¡Ay Carmela!, 1990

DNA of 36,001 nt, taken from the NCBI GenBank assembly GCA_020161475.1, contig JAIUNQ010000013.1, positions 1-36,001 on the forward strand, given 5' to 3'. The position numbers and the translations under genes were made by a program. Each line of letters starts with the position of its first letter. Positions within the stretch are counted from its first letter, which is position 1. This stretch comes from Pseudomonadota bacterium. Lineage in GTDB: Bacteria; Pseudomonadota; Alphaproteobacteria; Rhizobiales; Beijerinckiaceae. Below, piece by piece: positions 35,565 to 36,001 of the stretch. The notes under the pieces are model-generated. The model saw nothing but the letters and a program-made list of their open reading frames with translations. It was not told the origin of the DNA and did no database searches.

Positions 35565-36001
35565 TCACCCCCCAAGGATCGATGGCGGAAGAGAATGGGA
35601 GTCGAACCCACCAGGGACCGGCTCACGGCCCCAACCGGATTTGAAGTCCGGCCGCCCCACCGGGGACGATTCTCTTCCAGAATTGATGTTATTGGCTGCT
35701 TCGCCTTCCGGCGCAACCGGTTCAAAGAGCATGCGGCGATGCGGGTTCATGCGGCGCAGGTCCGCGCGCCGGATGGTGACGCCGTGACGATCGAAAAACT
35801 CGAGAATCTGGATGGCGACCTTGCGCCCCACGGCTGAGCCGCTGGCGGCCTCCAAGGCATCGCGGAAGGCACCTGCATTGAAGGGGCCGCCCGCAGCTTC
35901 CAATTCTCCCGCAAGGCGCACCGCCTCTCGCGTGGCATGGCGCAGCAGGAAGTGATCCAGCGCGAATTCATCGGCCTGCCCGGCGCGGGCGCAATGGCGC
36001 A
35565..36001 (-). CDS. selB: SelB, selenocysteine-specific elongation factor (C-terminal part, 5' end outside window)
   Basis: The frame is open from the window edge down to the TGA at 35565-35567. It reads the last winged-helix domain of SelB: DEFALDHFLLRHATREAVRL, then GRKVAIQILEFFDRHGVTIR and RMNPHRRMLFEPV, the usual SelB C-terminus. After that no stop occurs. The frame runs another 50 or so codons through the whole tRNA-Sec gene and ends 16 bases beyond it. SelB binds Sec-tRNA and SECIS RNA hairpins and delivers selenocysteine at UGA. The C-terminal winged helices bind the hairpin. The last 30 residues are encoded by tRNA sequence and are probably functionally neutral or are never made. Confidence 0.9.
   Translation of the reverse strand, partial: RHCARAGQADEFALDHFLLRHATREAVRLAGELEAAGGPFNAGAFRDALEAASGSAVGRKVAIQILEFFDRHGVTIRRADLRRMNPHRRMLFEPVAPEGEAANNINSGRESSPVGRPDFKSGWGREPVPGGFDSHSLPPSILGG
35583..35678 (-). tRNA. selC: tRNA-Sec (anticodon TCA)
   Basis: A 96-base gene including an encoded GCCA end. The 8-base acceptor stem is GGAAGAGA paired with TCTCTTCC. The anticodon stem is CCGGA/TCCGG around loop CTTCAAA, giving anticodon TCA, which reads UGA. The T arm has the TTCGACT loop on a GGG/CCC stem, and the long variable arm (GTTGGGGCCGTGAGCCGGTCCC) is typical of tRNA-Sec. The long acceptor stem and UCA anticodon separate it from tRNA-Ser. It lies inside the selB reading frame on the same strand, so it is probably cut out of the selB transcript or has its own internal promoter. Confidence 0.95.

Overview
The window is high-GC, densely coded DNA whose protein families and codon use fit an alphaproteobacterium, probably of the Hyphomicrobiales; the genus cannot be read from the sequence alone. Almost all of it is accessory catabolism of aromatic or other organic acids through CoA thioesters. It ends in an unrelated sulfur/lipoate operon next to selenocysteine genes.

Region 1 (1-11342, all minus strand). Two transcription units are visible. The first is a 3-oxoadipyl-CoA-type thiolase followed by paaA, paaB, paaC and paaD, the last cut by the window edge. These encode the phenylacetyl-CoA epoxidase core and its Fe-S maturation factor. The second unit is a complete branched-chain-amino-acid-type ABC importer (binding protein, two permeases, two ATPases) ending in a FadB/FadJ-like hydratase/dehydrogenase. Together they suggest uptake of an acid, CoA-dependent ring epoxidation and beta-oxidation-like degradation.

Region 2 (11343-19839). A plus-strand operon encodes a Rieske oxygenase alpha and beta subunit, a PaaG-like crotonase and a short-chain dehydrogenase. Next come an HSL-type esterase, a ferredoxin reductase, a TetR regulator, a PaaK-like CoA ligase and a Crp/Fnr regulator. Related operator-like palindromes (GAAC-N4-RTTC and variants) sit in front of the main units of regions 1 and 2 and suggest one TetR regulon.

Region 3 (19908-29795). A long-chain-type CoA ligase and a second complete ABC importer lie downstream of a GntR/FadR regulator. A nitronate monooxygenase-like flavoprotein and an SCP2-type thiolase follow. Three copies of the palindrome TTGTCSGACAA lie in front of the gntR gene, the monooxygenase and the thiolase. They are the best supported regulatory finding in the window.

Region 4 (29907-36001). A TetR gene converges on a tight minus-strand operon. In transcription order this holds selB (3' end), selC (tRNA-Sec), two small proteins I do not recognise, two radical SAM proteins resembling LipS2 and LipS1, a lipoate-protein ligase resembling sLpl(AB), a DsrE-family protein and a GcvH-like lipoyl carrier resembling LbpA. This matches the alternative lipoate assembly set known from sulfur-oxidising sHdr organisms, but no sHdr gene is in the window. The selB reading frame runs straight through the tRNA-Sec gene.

A prevailing thread that continues to weave through Carlos Saura’s aesthetically fluid, articulate, and refreshingly (re)inventive cinema is in his instinctual acuity to capture society’s moral landscape – invariably transfiguring and adapting conventional film form in unexpected, often groundbreaking ways that, in their bracing novelty, also becomes a refracted, secondary reflection of their culturally rooted contemporaneity. It is within this creative aesthetic of oblique, yet incisive social observation that Saura’s audacious, deceptively whimsical, and excoriating transformation of civil war as grotesque farce in ¡Ay, Carmela! seems especially prescient in its depiction of human frailty, cultural rupture, and the absurdity of war. Adapted from the play by Spanish dramatist, José Sanchís Sinisterra, the film chronicles a few fateful days in the lives of traveling performers (a malleable profession that is also explored in Theo Angelopoulos’ The Travelling Players, Carmela (Carmen Maura) and Paulino (Andrés Pajares) who, along with their psychologically traumatized mute apprentice Gustavete (Gabino Diego), perform their bawdy, nostalgically sentimental, and overtly propagandist variety show before a motley (and implicitly grassroots) cadre of partisan fighters along Republican strongholds on the Aragonese front. Seeking to escape the austerity and chaos of life in the front lines, the trio impulsively decides to hit the road and take their act to Valencia – a flight to seemingly greener pastures that is soon derailed when the night obscured and sleep deprived performers awaken the next morning to the sight of Nationalist soldiers who immediately detain them and confiscate their incendiary collection of theatrical props deemed sympathetic to the Republican cause. Resigned to a life in the detention camp as prisoners of war, the performers soon find their collective fate hinging with the favor of a theater director turned Fascist officer, Lt. Ripamonte (Maurizio De Razza) who enlists them to organize a variety show program that will serve as a fitting demonstration of Nationalist ideals and sovereignty. Prefiguring Emir Kusturica’s idiosyncratically irreverent film on the breakup of Yugoslavia, Underground, ¡Ay, Carmela! delicately – and eloquently – straddles the precarious, seemingly intransectable bounds between comedy and tragedy, mockery and pathos in its wry, yet poignant depiction of the trauma of national rupture as a darkly comic burlesque. At the root of Saura’s sobering, cautionary satire is the sense of reckless, instinctual self-preservation, egoism, and ideological indifference embodied by the all-too-obliging Paulino – an allegorical cultural complacency that has not only led to a self-inflicted fractured nation, but also enabled the institution of a repressive regime under the guise of maintaining order and upholding moral values (note the similar social criticism that characterizes Ritwik Ghatak’s impassioned expositions on the moral culpability of the Bengali people for the tragedy of the Partition). It is the unrealized toll of resigned complicity and spiritual inertia that is inevitably reflected in the jarring tonal shift of the film’s indelible and haunting denouement – the breaking of silence that paradoxically condemns and liberates the performers, transforming their roles from impotent, peripheral witnesses to the integral moral conscience of a rended and foundering people.

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